Black nightshade poisoning occurs when someone eats pieces of the black nightshade plant.
This article is for information only. DO NOT use it to treat or manage an actual poison exposure. If you or someone you are with has an exposure, call your local emergency number (such as 911), or your local poison center can be reached directly by calling the national toll-free Poison Help hotline (1-800-222-1222) from anywhere in the United States.
The poisonous ingredients are:
Poisons are found in the black nightshade plant, especially in the unripened fruit and leaves.
Black nightshade poisoning can affect many areas of the body.
EYES, EARS, NOSE, MOUTH, AND THROAT
STOMACH AND INTESTINES
HEART AND BLOOD
Seek immediate medical help. DO NOT make a person throw up unless told to do so by poison control or a health care provider.
Get the following information:
Your local poison center can be reached directly by calling the national toll-free Poison Help hotline (1-800-222-1222) from anywhere in the United States. This hotline number will let you talk to experts in poisoning. They will give you further instructions.
This is a free and confidential service. All local poison control centers in the United States use this national number. You should call if you have any questions about poisoning or poison prevention. It does not need to be an emergency. You can call for any reason, 24 hours a day, 7 days a week.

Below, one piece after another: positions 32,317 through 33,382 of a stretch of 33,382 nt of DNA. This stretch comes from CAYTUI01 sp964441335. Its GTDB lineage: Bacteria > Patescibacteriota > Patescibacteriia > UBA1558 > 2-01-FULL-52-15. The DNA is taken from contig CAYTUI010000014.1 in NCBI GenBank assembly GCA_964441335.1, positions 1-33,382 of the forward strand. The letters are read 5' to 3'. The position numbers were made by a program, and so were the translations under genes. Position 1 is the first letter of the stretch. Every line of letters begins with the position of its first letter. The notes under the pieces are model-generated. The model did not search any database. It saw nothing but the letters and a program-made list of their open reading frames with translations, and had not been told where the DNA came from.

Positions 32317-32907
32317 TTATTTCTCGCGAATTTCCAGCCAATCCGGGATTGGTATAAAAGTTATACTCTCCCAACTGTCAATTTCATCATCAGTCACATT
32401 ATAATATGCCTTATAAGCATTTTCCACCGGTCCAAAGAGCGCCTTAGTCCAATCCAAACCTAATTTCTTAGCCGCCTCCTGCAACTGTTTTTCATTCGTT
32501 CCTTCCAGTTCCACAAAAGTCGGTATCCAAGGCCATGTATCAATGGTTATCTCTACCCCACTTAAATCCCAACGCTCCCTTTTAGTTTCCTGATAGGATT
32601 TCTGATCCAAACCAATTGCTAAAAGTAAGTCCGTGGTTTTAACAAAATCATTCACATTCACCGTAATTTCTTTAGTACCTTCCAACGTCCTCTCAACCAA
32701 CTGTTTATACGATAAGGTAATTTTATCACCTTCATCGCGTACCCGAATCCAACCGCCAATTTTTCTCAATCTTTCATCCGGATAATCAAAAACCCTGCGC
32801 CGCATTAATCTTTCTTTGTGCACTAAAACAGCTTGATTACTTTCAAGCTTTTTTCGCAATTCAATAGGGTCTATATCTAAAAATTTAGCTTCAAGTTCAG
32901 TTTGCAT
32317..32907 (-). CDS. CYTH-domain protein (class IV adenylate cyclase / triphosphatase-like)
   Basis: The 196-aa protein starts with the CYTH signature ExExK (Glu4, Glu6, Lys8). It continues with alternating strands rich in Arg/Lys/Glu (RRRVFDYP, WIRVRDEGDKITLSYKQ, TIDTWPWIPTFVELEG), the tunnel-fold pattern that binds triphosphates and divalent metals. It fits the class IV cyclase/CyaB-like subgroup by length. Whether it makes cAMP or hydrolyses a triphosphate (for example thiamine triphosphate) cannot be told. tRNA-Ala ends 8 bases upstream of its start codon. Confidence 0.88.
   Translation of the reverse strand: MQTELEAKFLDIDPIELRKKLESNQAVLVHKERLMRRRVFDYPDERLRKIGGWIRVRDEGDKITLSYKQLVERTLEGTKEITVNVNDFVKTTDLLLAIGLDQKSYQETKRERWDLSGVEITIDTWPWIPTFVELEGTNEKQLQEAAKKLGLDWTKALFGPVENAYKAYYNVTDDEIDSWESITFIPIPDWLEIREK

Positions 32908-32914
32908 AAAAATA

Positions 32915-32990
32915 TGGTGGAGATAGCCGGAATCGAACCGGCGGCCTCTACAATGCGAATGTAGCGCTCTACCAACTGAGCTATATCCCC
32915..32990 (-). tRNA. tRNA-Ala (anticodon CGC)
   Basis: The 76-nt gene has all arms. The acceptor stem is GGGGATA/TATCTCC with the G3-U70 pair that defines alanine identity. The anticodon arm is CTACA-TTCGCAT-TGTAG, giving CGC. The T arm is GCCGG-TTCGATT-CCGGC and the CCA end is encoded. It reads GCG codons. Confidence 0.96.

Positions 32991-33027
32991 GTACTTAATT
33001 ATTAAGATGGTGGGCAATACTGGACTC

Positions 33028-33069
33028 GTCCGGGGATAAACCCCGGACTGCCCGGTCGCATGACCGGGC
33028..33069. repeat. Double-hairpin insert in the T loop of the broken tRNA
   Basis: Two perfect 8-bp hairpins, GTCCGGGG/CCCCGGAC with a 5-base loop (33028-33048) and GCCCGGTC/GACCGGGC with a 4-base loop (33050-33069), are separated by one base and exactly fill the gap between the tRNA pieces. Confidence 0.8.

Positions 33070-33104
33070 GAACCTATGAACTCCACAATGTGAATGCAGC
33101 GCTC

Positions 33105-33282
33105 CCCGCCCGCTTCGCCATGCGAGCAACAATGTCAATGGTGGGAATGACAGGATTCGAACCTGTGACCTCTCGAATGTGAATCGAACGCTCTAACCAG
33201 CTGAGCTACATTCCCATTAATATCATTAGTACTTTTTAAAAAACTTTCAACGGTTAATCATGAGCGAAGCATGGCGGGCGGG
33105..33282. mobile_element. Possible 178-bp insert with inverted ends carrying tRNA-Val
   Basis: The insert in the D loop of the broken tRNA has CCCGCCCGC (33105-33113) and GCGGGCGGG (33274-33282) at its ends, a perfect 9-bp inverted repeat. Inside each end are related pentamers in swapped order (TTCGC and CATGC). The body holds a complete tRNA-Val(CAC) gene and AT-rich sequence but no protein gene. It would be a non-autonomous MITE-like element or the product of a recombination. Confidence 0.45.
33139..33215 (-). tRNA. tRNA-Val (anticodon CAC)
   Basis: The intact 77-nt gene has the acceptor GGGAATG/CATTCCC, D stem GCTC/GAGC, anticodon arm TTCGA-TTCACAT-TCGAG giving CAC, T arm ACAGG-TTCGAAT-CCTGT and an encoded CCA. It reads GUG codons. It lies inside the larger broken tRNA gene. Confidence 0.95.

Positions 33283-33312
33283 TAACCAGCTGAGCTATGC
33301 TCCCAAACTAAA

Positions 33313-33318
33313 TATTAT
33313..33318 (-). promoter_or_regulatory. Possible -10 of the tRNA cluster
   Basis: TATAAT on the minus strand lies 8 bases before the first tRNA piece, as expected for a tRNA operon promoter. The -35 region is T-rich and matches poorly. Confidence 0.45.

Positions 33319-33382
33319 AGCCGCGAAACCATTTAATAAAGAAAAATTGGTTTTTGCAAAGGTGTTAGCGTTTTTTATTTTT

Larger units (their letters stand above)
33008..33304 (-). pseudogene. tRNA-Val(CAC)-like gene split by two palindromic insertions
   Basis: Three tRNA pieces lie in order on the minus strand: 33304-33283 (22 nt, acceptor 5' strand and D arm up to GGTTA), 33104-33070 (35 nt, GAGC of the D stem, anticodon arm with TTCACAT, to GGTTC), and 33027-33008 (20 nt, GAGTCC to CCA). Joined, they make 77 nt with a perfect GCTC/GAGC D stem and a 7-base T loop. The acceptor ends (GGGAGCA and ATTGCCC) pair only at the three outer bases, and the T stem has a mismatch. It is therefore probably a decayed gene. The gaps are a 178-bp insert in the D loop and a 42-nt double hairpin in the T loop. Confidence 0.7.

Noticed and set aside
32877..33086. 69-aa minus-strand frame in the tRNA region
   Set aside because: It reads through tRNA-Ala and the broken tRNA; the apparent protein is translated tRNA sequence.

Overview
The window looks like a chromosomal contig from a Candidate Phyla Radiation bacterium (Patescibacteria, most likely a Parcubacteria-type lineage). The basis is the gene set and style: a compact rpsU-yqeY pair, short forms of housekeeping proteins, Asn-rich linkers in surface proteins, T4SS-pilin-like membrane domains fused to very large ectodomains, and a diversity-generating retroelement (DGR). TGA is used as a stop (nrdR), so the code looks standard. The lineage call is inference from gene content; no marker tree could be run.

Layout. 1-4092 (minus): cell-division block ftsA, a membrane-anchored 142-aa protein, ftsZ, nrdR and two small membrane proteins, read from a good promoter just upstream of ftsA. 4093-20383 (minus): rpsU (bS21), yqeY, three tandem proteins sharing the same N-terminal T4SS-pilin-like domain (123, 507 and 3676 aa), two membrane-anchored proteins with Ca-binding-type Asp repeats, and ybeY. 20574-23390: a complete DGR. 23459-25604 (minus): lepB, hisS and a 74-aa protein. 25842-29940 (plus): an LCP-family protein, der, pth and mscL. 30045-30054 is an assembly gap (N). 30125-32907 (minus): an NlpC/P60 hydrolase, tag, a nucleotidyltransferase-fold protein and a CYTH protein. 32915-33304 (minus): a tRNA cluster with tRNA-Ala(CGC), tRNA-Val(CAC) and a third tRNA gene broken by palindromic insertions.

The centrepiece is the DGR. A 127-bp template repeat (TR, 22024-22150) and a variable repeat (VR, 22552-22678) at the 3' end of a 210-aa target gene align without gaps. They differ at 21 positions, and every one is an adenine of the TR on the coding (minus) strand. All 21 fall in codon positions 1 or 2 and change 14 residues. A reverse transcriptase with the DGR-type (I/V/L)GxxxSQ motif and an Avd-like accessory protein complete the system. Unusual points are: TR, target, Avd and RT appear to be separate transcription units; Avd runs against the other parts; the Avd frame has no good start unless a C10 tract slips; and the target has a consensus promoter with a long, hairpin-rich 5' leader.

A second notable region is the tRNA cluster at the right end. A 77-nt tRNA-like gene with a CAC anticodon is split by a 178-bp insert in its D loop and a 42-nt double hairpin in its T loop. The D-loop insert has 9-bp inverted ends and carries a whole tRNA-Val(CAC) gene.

The provider will measure and monitor the person's vital signs, including temperature, pulse, breathing rate, and blood pressure. Symptoms will be treated as appropriate. The person may receive:
How well you do depends on the amount of poison swallowed and how quickly treatment is received. The faster you get medical help, the better the chance for recovery.
Symptoms last for 1 to 3 days and may require a hospital stay. Death is unlikely.
DO NOT touch or eat any unfamiliar plant. Wash your hands after working in the garden or walking in the woods.
Reviewed By: Jesse Borke, MD, FACEP, FAAEM, Attending Physician at FDR Medical Services/Millard Fillmore Suburban Hospital, Buffalo, NY. Also reviewed by David Zieve, MD, MHA, Medical Director, Brenda Conaway, Editorial Director, and the A.D.A.M. Editorial team.